That led the national Republican Party to import an African-American radio host, Alan Keyes, to compete against Obama. While Keyes was a former diplomat in the Reagan administration, many analysts saw it as a crass play to divide the African American demographic, a shortsighted move by Republicans to nullify the racial advantage they perceived Obama had in the state. What followed was a political death spiral of epic proportions as Keyes made one gaffe after another, turning what had been a close race into an 70/30 victory for Obama.
"So this is the coolest thing," Temkin says, lingering on the story. "Me, being a Voyager fan and an Obama fan? I was like, 'Fuck yeah. Seven of Nine saved the Senate race.'"
The more he learned about Chicago politics the more Temkin found political absurdities piling up around him. There was gerrymandering and legal battles, media firestorms and dirty tricks. In one campaign Temkin's candidate lost an election because his opponent had a single elevator in a key high-rise retirement home serviced on election day. With the elevator out of service, not enough retirees could safely make it out of the tower to vote for his candidate.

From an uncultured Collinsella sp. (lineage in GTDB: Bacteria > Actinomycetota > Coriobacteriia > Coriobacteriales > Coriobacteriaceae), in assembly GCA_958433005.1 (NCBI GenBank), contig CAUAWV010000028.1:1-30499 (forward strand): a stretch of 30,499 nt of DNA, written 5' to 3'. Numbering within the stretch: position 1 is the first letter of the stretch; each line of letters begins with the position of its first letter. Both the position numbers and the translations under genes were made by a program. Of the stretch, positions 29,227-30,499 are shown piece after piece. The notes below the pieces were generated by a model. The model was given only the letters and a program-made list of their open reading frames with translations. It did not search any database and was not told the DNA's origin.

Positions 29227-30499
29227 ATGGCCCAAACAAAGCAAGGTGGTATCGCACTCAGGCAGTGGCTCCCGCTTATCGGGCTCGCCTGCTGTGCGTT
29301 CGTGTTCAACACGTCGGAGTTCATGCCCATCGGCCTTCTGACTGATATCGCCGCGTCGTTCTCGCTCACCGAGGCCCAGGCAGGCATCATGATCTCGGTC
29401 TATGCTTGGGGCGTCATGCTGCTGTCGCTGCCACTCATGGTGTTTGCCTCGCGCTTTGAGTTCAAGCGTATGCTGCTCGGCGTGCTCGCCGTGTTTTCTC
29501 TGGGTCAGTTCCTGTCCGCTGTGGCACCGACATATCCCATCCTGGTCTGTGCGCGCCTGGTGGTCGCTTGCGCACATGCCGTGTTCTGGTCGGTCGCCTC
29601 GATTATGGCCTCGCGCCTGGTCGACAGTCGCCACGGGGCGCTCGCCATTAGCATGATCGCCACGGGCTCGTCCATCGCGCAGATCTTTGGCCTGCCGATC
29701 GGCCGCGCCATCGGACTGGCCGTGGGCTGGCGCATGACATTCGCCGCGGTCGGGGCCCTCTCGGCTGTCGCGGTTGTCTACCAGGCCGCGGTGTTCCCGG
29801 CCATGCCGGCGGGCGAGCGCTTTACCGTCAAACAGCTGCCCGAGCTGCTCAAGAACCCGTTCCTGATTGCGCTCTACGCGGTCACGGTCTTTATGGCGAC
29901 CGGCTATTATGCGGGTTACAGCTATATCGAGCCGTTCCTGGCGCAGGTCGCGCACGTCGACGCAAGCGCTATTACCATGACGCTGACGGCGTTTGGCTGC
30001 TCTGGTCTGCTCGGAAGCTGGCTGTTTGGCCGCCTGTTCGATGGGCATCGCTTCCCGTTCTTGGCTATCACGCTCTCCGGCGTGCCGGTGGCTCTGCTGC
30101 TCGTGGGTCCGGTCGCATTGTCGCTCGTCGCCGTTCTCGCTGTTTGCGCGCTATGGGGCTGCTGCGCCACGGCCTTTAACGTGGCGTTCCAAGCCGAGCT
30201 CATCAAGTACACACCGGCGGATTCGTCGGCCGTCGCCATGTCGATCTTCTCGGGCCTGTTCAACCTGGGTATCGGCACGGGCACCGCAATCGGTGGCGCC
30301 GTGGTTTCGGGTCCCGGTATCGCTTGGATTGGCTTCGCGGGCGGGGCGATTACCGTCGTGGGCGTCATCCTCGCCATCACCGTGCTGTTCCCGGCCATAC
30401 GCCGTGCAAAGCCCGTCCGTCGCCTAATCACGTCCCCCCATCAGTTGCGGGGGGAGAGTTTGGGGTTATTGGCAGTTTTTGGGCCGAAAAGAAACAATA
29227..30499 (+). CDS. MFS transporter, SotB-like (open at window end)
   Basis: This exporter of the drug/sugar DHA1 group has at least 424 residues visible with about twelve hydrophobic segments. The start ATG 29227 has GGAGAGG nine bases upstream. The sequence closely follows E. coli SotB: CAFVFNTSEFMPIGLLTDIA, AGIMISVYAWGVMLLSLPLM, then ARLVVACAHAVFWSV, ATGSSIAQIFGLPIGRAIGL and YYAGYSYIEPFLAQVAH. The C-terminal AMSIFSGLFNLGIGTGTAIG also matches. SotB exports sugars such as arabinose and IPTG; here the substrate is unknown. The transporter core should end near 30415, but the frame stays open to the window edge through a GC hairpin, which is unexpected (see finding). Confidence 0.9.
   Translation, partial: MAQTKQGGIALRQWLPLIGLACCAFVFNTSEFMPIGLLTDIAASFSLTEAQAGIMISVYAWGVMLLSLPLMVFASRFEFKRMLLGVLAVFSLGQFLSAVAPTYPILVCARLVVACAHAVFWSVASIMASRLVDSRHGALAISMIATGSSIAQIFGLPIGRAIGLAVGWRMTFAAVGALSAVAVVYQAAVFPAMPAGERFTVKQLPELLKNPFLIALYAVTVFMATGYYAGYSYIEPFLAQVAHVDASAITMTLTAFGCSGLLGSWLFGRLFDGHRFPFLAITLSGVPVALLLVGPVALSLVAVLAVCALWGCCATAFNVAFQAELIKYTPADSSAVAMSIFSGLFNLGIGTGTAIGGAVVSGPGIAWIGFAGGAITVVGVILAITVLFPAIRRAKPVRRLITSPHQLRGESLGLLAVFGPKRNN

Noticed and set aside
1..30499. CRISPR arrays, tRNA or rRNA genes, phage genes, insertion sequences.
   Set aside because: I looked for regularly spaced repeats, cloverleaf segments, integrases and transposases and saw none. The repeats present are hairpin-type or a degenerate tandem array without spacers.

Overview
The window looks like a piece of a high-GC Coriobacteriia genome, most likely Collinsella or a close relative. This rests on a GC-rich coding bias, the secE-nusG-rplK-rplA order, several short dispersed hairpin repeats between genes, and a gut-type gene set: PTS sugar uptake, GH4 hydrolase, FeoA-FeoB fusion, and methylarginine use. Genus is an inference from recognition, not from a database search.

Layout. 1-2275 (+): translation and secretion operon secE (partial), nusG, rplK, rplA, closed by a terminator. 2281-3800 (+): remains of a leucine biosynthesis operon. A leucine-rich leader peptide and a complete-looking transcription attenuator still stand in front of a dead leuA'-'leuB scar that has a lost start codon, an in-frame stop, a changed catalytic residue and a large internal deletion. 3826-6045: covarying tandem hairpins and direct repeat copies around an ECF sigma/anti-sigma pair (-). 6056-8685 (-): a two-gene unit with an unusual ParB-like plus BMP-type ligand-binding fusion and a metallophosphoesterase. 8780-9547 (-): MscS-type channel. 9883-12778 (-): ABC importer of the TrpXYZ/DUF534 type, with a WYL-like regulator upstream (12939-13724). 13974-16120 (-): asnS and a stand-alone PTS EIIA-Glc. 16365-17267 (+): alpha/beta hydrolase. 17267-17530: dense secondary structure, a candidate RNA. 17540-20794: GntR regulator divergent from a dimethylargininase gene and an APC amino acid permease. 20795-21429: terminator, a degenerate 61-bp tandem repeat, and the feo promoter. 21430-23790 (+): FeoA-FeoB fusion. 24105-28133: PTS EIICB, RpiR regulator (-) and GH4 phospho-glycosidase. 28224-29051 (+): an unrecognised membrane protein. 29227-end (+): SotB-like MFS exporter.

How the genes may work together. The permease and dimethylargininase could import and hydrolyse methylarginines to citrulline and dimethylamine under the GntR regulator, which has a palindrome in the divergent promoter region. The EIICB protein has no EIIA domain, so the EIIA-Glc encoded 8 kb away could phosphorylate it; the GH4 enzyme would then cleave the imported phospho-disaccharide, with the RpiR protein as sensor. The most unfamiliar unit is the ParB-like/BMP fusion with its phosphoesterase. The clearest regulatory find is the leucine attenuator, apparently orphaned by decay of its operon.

But these absurdities felt different than they had post-9/11. It wasn't the world working against Temkin so much as it was that he was now seeing the world for how it actually worked. He developed a thicker skin, and a broader perspective.
"When you're 14 years old, and especially if you're smart, it seems like you become aware of these rules in the world," Temkin says. "And so you begin to understand law and you understand elections. And it seems like the world should behave according to rules.